The Battle of Algiers


Which side would I choose in a revolution? Let me finish this bag of chips first.

The Film: Gillo Pontecorvo’s 1966 documentary-style examination of the French-Algerian conflict

The Potable: One bottle of 2014 Jadot Beaujalais Villages

Any political movie runs the risk of falling victim to its own timeliness. Take up a cause with too straight a face and your film could be irrelevant in 2, 5, or 20 years. Dr. Strangelove, for instance, has outlived similar nuclear protest films of the 1960s by keeping its politics second to its comedy, using a satirical veil that can be reliably repurposed for new audiences. Others aren’t so lucky. As Cate Blanchett’s Bob Dylan says in I’m Not There, “all these songs about, you know, roses growing out of people’s brains…they’re not going to die. They’re not folk music songs. They’re political songs. They’re already dead.”

Which makes it all the more incredible that a movie like The Battle of Algiers, one that so unabashedly wears its politics on its sleeve, remains so relevant. So much so that the Bush administration screened the film at the Pentagon during the invasion of Iraq to study how the French lost. Algeria, Iraq – tomato, tomato, an adage that just doesn’t come across in print.

I watched for a different reason: Could I ever really put down this bag of Frito Lays and join the Revolution?

battle poster

The first thing I notice is that rebels are more handsome. They have higher cheekbones and more hair. This is certainly a draw, as studies have shown that hanging out with beautiful people makes you more attractive by association. Famous rebels: James Dean, Han Solo, George Washington – all pretty good looking, and the Algerian resistance fighters are no different. I shovel a handful of Fritos into my mouth and nod.

They also get cool machine guns. But then Pontecorvo shows how those guns were used, in unflinching detail. Then homemade bombs enter the equation. Coffee shops are targeted. Police officers, soldiers, dance halls. Revolution, resistance; these may be evocative buzzwords, and I certainly have my share of pet causes – ticketing sidewalk bicyclists, jailing movie theater texters, make food free – but these words also have very drastic ideas behind them with real consequences. Content to be ugly, I decide I cannot stomach the life of a rebel.

Fighting for the Resistance is out, but what about the establishment?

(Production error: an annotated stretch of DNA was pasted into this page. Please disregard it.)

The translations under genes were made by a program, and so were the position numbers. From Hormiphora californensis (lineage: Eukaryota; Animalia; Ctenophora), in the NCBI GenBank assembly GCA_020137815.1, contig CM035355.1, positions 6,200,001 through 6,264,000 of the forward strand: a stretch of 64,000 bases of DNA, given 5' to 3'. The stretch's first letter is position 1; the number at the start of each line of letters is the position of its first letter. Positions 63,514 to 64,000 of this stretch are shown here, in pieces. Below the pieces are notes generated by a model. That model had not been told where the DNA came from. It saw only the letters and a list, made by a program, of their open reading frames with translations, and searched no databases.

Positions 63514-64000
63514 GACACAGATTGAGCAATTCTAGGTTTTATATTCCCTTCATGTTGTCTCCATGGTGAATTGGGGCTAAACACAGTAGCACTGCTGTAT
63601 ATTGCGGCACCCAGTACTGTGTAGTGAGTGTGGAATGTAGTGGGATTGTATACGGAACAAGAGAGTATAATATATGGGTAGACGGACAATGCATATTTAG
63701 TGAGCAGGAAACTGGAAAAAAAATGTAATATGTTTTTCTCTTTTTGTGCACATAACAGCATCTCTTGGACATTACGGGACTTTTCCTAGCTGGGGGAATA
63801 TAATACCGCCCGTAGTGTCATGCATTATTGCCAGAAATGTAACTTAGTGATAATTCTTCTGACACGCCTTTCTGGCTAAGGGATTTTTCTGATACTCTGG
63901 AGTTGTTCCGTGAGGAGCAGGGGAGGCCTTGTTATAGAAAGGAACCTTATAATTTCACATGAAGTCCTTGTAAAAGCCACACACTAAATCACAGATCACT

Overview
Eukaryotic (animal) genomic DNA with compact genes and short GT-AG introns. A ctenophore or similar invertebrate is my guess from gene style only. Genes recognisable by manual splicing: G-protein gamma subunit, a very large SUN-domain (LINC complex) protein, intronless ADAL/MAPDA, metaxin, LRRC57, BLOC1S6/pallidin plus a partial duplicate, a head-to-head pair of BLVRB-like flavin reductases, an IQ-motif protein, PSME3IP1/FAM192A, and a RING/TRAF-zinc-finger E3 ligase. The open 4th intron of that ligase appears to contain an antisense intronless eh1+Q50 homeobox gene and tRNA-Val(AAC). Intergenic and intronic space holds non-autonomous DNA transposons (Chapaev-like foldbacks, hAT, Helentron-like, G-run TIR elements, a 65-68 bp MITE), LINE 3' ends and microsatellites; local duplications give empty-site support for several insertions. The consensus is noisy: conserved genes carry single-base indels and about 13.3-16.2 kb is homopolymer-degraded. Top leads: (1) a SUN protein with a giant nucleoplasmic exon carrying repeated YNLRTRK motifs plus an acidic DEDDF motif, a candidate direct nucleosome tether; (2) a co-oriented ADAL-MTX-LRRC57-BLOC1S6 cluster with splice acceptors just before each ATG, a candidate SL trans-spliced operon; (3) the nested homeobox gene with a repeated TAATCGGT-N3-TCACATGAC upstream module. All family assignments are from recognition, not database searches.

Life on this side doesn’t appear to be all bad. The French commander may not be a looker, but he hides it well beneath a pair of boss sunglasses that I intend to incorporate into my Orson Welles cape and Richard Gere fedora look. The military fatigues are not my style, but they can’t tell me what to wear on the weekends. Fighting for the establishment also means trying to maintain some sense of stability in an insecure world. A noble goal, I suppose, as I often think people underestimate how fragile our social order can be.

But then the military reveals itself to be no better. They use racial slurs, profile innocent people, torture, and open fire on unarmed protesters. They murder a rebel leader in his jail cell. These scenes of state-sanctioned violence are just as disturbing as the bombings, so why the hell did I leave the Rebellion? If this is the status quo, then it’s pretty apparent why there was an uprising, and I frankly want nothing to do with these uggos.

battle embed

This is what made The Battle of Algiers so refreshing upon its release. Made by an Italian production company, this outsider perspective allows the film to depict this crucial stage of the Algerian War with surprising objectivity. Neither side is particularly valorized, and in lieu of heroes and villains, Pontecorvo acknowledges a more universal truth: conflict is more complicated than either side will readily admit. All of this is done, of course, with innovative techniques. Hand-held cameras, amateur actors, and a rousing score by Ennio Morricone.

The lighting is largely well done, with daytime scenes appropriately bright and nighttime scenes appropriately dark.

Which side to choose? There is a scene near the beginning of the film in which an old wino is swarmed by a gang of nine-year-olds and rolled down a flight of stairs for setting a bad example. It’s going to be difficult, the sharp stone edges of the stairway must be bad on one’s back, but I think it’s fairly clear what my revolutionary role will be.

The Battle of Algiers didn’t leave me completely unmoved. I do, first thing tomorrow, plan to establish a Patreon account to raise money for Algerian independence.

Verdict: give me liberty or give me death, whichever’s easier

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